Welcome August 2019! Why do we celebrate August? Why is August a month? See all the special days of August—from Lammas Day to Left-Handers Day to the Perseid Meteor Showers!
To us, August brings the best bounty of the season—ripened tomatoes, ripe melon, sweet corn on the cob, and zucchini are just a few of our favorites.
Canning season is here, too, and you can find tips and recipes below.
Summer declines and roses have grown rare,
But cottage crofts are gay with hollyhocks,
And in old garden walks you breathe an air
Fragrant of pinks and August-smelling stocks.
—John Todhunter (1839-1916)
August was named to honor the first Roman emperor (and grandnephew of Julius Caesar), Augustus Caesar (63 b.c.–a.d. 14).
“After Lammas Day, corn ripens as much by night as by day.”
- August 1, traditionally known as Lammas Day, was festival to mark the annual wheat and corn harvest. Lammas also marked the mid-point between the summer solstice and autumn equinox, and was a cross-quarter day. See more about Lammas Day.
- August 5 is a Civic Holiday in parts of Canada.
- August 10 is St. Lawrence Day. “Fair weather on St. Lawrence’s Day presages a fair autumn.”
- August 10 to 11 is Tisha B’Av, the saddest day on the Jewish calendar, marking the destruction of the Holy Temple in Jerusalem. It’s observed by fasting.
- August 11 marks the end of the Dog Days of Summer, which began on July 3.
- August 12 is Victory Day (state holiday, Rhode Island).
- August 15 is the Assumption of Mary, celebrated by some Christian churches.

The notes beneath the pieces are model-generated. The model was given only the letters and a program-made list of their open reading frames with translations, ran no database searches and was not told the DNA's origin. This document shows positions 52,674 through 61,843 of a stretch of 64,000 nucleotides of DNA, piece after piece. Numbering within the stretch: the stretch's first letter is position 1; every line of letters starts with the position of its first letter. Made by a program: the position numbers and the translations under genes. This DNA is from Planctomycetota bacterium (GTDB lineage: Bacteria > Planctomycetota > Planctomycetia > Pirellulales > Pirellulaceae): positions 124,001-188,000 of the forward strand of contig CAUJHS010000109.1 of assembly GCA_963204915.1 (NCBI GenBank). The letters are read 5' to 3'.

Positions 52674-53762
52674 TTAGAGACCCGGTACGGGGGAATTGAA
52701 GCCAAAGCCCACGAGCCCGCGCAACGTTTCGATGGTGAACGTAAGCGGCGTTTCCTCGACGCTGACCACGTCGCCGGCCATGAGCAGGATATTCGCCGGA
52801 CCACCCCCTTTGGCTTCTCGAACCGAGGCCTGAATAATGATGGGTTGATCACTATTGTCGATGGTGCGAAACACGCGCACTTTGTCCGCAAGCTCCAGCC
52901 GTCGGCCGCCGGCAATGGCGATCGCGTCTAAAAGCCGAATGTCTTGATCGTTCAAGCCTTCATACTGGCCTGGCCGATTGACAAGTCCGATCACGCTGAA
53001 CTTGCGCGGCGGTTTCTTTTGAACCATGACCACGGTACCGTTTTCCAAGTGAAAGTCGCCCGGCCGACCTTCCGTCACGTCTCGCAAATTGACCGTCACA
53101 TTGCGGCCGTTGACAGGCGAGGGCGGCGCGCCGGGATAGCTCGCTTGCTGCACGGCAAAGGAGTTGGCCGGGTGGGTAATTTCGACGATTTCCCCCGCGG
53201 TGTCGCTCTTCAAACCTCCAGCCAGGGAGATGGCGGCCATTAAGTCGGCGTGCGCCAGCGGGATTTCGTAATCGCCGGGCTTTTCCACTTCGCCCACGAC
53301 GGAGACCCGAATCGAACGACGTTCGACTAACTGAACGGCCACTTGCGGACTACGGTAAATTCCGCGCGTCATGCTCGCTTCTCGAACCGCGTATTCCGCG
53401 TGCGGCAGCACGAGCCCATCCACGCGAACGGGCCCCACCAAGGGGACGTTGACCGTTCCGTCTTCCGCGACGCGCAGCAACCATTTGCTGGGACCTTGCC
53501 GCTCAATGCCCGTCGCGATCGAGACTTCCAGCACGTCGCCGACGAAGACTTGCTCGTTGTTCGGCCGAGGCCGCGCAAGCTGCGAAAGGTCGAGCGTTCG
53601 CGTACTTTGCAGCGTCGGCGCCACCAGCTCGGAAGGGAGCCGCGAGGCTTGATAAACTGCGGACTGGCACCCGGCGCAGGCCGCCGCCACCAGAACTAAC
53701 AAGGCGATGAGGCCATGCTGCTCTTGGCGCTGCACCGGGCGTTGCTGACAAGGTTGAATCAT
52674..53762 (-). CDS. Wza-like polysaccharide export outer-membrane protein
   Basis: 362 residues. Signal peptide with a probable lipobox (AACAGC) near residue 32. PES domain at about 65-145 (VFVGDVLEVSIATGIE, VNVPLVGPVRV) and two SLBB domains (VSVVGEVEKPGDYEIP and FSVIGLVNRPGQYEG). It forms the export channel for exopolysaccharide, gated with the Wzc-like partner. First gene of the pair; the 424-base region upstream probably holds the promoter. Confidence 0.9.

- August 15 is the Full Sturgeon Moon.
- August 16 is Bennington Battle Day (state holiday, Vermont).
- On August 17, the Cat Nights begin, harking back to a rather obscure Irish legend concerning witches; this bit of folklore also led to the idea that a cat has nine lives.
- August 19 brings National Aviation Day, chosen for the birthday of Orville Wright who piloted the first recorded flight of a powered heavier-than-air machine in 1903.
- August 24 is St. Bartholomew Day. “At St. Bartholomew, there comes cold dew.”
- Monday, August 26, is Women’s Equality Day, which celebrates the 1920 ratification of the Nineteenth Amendment and, with it, women’s right to vote in the United States.
- August 27 is Lyndon Johnson’s birthday (state holiday, Texas).
- August 30 is the Islamic New Year, or the First of Muharram, beginning at sundown. Traditionally, it begins at the first sighting of the lunar crescent after the new Moon.
Have fun with these strange celebrations!
- Aug. 1–7: International Clown Week
- Aug. 8: “National Sneak Some Zucchini Onto Your Neighbors’ Porch Day” (Or, use up that bounty with our best zucchini recipes.)
- Aug. 10: National S’mores Day
- Aug 12: Vinyl Record Day
- Aug. 13: International Left-Handers Day
- Aug. 17: International Geocaching Day
- Aug. 17: World Honeybee Day
- Aug. 25: Kiss-and-Make-Up Day
August’s zodiac signs are Leo (July 23–August 22) and Virgo (August 23–September 22). Find out your zodiac profile.
First Quarter: Aug. 7, at 1:31 p.m. EDT
Full Moon: Aug. 15, at 8:29 a.m. EDT
Last Quarter: Aug. 23, at 10:56 a.m. EDT
New Moon: Aug. 30, at 6:37 a.m. EDT
See more about Moon Phases.
- August’s full moon, the Full Sturgeon Moon, reaches peak fullness on Thursday, August 15, at 8:29 a.m. EDT. For the best view of the (nearly) full Moon, look skyward on the night of the 14th!